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CL previews upcoming Shows


Morglbl Fans of farty, fretless basses and brightly-colored, technically-perfect guitars (and the riffs they manufacture) will love them some Morglbl. (I'm not sure how the band pronounces the name – they're all French – but I like to think of it as "more-gurble.") There's a hint of Primus in the six-string bass thwump, and the guitar speaks of many days sitting on the Seine transcribing Allan Holdsworth and Steve Vai riffs. With Sally Jaye & Louis Ledford (early show); Morglbl, along with Scott Smith, plays the later time slot. The Evening Muse (Timothy C. Davis)


Don Dixon & the Jump Rabbits The former Arrogance bassist and singer is no stranger to these parts, having both played (with Arrogance, and with wife Marti Jones) and recorded others (R.E.M., Snagglepuss). Two of the man's records belong in any album collection worth its salt – the delightfully named Most Of The Girls Like To Dance But Only Some Of the Boys Like To and Romeo At Juilliard. Dixon the musician is much like Dixon the producer – not afraid to take chances, either with instrument choice or musical direction, even if it means changing his mind mid-song. Along with the Jump Rabbits – local legend Jamie Hoover of The Spongetones and percussionist non pareil Jim Brock – Dixon's touring on the strength of a brand new disc called Nu-Look, which should be out now. The Evening Muse (Davis)


The Infamous Stringdusters It's no wonder their first record, 2007's Fork in the Road, was named Album of the Year by the International Bluegrass Music Association. The sextet composes traditional bluegrass that's also freewheeling and jam friendly. The combo is now on the road showcasing their fab self-titled sophomore release set to hit the streets this week. The disc is old-timey bluegrass that's gelled through the band's non-stop touring and freeform jamming. Visulite (Samir Shukla)

Benji Hughes A lot of Charlotteans have been waiting years to hear recorded music from the Hirsute One with the golden voice and impeccable melodies, and that day has nearly arrived as indie label New West gets set to release Hughes' double disc (!) debut, A Love Extreme, this July. Chockablock with Hughes' witty narratives and love songs it takes a crowbar to the head to forget, the records will be translated live this night by some of the same L.A. musicians who put it to tape and are now supporting Hughes' opening slot on the Rilo Kiley tour. Take this as hyperbole at your own risk, but this is likely to go down as the Summer of Benji. With Bullship. Snug Harbor (John Schacht)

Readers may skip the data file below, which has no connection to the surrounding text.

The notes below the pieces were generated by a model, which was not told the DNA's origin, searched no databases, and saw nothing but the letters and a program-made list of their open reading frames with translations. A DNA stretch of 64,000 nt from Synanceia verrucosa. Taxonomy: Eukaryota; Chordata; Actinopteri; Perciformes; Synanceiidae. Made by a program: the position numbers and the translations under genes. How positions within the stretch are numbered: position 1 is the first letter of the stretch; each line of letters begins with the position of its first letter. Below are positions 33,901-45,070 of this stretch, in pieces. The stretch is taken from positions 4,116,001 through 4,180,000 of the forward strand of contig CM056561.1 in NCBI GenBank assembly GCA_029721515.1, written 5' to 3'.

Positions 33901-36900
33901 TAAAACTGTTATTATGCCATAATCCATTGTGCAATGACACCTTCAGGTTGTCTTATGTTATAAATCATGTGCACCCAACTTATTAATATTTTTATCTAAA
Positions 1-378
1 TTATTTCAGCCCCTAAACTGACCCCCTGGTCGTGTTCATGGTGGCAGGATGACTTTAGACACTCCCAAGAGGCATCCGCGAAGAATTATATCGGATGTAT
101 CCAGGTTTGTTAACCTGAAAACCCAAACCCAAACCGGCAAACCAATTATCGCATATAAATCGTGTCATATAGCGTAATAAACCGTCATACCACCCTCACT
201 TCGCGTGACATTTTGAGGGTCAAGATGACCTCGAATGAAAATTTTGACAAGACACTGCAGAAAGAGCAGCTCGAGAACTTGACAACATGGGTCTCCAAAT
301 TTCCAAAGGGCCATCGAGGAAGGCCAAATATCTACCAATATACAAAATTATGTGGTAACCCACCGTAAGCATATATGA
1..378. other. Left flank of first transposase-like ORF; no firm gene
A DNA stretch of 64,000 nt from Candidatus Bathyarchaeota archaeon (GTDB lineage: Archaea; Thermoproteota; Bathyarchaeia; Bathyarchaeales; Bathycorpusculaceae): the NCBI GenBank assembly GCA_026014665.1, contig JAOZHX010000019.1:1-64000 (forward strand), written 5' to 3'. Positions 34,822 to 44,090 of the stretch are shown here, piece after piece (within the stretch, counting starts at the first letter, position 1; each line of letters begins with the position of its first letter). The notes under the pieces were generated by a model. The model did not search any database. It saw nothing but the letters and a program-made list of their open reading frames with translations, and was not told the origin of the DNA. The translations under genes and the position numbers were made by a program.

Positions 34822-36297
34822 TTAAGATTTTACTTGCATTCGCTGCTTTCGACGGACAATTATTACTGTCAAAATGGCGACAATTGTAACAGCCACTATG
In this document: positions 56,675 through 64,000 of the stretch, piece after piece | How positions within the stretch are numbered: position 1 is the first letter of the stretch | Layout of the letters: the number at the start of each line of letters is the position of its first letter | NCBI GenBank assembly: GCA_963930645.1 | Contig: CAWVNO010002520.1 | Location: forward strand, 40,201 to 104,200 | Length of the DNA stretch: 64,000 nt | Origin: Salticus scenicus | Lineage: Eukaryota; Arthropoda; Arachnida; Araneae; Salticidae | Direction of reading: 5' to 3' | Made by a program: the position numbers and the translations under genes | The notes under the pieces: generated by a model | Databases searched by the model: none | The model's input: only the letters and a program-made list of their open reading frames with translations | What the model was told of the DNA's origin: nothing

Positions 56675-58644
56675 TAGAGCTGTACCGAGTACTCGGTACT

Tantric The band formed around the turn of the century when three members of Days of the New joined forces with Merge singer Hugo Ferreira. Their debut went platinum, thanks to the single "Breakdown," but over the years, the Days guys headed elsewhere. Now, Ferreira has formed a new band, still going under the same name and releasing a new album, The End Begins, in April. Performing at the 106.5 Birthday Bash with Sponge, Aiden and Honey Honey. Amos' Southend (Jeff Hahne)


They Might Be Giants I'm not sure the band will ever release anything as good as their 1990 album, Flood, but it's not like they've lost their sense of humor. They've got a song about James K. Polk, after all ... Recently, they've leaned more toward recording successful children's albums – Here Come the 123s was released in February. I'm sure the two Johns will play a little bit of everything this night, maybe even that Malcolm in the Middle themesong. Visulite (Hahne)


Birthday Suits This barebones duo – drums and guitars – is a remnant of the equally energetic and now defunct quintet Sweet J.A.P. The Minneapolis-based punk and junk duo pound out a garagey racket that's never short on energy. Guitarist Hideo Takahashi's rambunctious playing and bouncing doesn't stop till the blokes hit the last note. They prove that battered guitars and drums are sometimes all that's needed. With Toothache, The Have and the Havenots and Erika Blatnik. Milestone (Shukla)


The Cure The perennial dance club favorites of the '80s and '90s are now going on 30-plus years of an intoxicating musical swirl of Brit glam, dance and new wave accented by guitarist/lead singer Robert Smith's often bittersweet lyrics and moody guitar. The Cure birthed in the late '70s, but took a more danceable approach over their punk contemporaries. Dated, maybe, but the Cure remains relevant in the contemporary landscape. Their new disc, the as yet untitled 13th studio album, is slated for release in mid-September. 65daysofstatic will warm up the crowd. Bobcats Arena (Shukla)


Neighbor's Acres This regional bluegrass and roots outfit, lodged in Rock Hill, S.C., are quite able when it comes to traditional roots music and are a welcome addition to the area. The seven-piece ensemble obviously knows their old-school hill music, and is contemporary enough to mix in funky covers to keep even diverse crowds dancing. They have a self-titled disc, stocked with progressive and trad bluegrass, under their belts. Double Door Inn (Shukla)

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